Hive mind

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The Devil’s Advocate

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Hive mind
/haɪv/ /maɪnd/ (n.)

The theory of consciousness that asserts that a new personality emerges from the networked personalities of those in the organisation. Evidence, too, of the non-zero sum game that multinational organisations play, for somehow they persistently generate the cash flow to pay the absurd salaries their employees demand without it ever being apparent quite what any one of those employees does to deserve it. If a multinational is a goose, then its roster of employees would be the messy, pungent mix of bloodied feathers and viscera left when the farmer has cut it open in search of a golden egg.

So, for example, the idea of displaying, in foot-high letters, “WINNING MINDSET” over the entrance to the ground floor lift lobby by way of clumsy neuro-linguistic programming of your worker-bees as they roll up for their daily toil is not a decision traceable to any particular individual (this is not to say that a single individual could not be so brazenly stupid, but that such a person wouldn’t admit to it without at least the diffusionary butt-covering afforded by the circle of escalation).

Rather, this springs fully formed out of the higher consciousness of the hive mind.

The exploding whale

Umenhofer’s whale-flattened Regency 98

Or, for a more distant example, take the celebrated exploding whale of Lane County, Oregon, from 1970. See the entertaining news report in the panel, which covers the event since well before it happened.

What is most amazing here is not that onlookers, held behind barriers a quarter of a mile away, had to run for their lives while brick-sized lumps of stinking, fetid, whale flesh rained down on them from from the sky, but that no-one — not the highways authority, not the project manager, not the forklift driver, not the reporter, not the film crew, not the gelignite vendor, not the hundreds and hundreds of spectators — not a single one of them asked that most basic of questions: “you are proposing to detonate a rotting sperm whale with half a ton of dynamite. Have you completely lost your mind?”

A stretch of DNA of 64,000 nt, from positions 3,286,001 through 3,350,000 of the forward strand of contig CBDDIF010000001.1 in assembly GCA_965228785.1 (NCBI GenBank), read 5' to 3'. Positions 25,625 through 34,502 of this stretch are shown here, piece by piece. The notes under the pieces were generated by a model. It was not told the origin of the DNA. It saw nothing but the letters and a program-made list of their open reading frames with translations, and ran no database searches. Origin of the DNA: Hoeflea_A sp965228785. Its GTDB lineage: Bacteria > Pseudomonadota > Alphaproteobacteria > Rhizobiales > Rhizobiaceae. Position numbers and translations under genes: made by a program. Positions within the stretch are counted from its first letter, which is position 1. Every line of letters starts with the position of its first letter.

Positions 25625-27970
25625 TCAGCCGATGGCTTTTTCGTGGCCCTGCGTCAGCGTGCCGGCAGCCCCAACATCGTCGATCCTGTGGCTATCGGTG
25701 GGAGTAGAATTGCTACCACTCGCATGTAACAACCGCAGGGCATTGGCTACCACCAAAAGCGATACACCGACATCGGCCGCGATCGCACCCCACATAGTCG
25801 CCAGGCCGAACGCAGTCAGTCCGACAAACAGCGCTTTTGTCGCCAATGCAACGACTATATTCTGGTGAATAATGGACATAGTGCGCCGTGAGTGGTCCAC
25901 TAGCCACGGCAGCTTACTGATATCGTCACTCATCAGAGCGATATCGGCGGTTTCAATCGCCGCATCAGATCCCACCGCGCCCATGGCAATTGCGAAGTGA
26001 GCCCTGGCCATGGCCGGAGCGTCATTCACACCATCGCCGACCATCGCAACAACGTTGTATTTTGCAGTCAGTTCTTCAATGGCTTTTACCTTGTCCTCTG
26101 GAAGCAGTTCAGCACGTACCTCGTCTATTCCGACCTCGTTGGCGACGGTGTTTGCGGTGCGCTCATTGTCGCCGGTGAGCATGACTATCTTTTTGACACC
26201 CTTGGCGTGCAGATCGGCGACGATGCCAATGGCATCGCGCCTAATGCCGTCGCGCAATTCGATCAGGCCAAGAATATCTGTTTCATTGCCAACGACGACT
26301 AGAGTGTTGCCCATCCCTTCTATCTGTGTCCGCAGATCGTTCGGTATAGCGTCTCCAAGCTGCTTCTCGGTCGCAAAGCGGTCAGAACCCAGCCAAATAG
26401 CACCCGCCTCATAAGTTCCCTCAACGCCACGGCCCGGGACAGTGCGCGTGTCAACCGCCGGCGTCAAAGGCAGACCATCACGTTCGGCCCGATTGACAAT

Actually, one man had, and this is where the irony gets positively Homeric. A certain Walter Umenhofer, a military veteran with explosives training who happened to be in the area to take advantage of a “Get a Whale of a Deal!” promotion in a nearby car dealership, warned anyone who would listen that half a ton of dynamite was far too much. Umenhofer suggested 4 kg would be enough. His advice went unheeded.

Miraculously no-one was hurt during the blast.

There was just one casualty: a brand new Oldsmobile Regency 98, flattened by a hunk of blubber the size of a truck tyre. It was Umenhofer’s brand new car. A whale of a deal, indeed.

Contra the hive mind: homogeneity as a good thing

Thought leaders may declare that there are cases where heterogeneity — contrarianism to you, dear reader — is a bad thing. “homogeneity is important to bind your people to a common purpose and vision,” these people will say. Heterogeneity can weaken and undermine that sacred, fragile flame.

We happy heterogeneticists would beg to differ. The problem in our darkened times, is quite the opposite: a hive mind stampeding after shiny but quixotic ideas: crypto-currencies, non-fungible tokens, AI, ESG and critical theory, some of which (particularly critical theory) are engineered — ironically enough — to quash contrary voices. There is very little “wacky contrarian” risk. Minority contrarians can’t hurt you. Fashionable yogababble can.

Now: heterogeneity fails only when it produces incontrovertibly stupid or pernicious ideas — that cannot be quickly assessed and, if need be, rejected on their merits. In a wicked environment there are very few of these, and in a “tame” — closed, bounded, fully understood — environment they are easy to dismiss: in a game of football, the undoubtedly heterogeneous idea to pick up the ball is stupid and no-one will do it. But even there … well, just ask William Webb Ellis whether it was a stupid idea to pick up the ball and run with it.

Situations where the consensus view is so unarguably right that there’s no scope to challenge it are pretty much non-existent in commerce. Many of the our great crises of the past have come out of apparently sensible homogeneous consensus, and in the face of a small, vocal, but ignored heteregenous dissent. LIBOR. The global financial crisis. Madoff. Enron.

We operate in a non zero-sum, not-bounded, incomplete, ambiguous environment it is hard to see how having some level of dissent doesn’t put you in a better place.

See also